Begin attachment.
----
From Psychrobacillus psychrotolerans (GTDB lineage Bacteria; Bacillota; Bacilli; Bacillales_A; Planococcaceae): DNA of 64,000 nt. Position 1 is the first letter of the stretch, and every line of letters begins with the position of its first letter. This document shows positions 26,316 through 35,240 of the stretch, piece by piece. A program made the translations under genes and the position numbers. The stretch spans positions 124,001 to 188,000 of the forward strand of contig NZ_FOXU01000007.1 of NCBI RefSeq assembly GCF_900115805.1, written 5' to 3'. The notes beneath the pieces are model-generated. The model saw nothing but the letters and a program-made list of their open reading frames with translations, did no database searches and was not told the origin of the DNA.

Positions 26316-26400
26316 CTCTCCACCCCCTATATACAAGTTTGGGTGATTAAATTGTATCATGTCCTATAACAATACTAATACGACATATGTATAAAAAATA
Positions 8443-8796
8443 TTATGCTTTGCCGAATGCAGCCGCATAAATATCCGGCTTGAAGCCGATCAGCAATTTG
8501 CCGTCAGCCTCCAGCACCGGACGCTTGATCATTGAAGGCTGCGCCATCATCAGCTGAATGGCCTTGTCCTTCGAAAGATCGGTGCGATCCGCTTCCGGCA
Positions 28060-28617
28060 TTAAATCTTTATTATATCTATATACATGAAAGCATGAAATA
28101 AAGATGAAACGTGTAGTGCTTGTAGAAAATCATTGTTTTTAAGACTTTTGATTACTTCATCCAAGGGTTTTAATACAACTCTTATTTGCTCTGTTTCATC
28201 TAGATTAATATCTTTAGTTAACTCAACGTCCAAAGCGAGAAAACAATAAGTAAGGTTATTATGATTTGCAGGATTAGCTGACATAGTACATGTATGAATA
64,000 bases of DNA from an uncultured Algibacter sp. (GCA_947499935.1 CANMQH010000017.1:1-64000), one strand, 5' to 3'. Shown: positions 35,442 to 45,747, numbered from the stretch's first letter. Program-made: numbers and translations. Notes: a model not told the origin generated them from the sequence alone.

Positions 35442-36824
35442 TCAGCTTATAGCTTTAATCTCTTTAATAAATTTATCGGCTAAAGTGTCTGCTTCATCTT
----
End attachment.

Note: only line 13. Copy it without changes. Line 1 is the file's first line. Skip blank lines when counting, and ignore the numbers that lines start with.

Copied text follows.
35442 TCAGCTTATAGCTTTAATCTCTTTAATAAATTTATCGGCTAAAGTGTCTGCTTCATCTT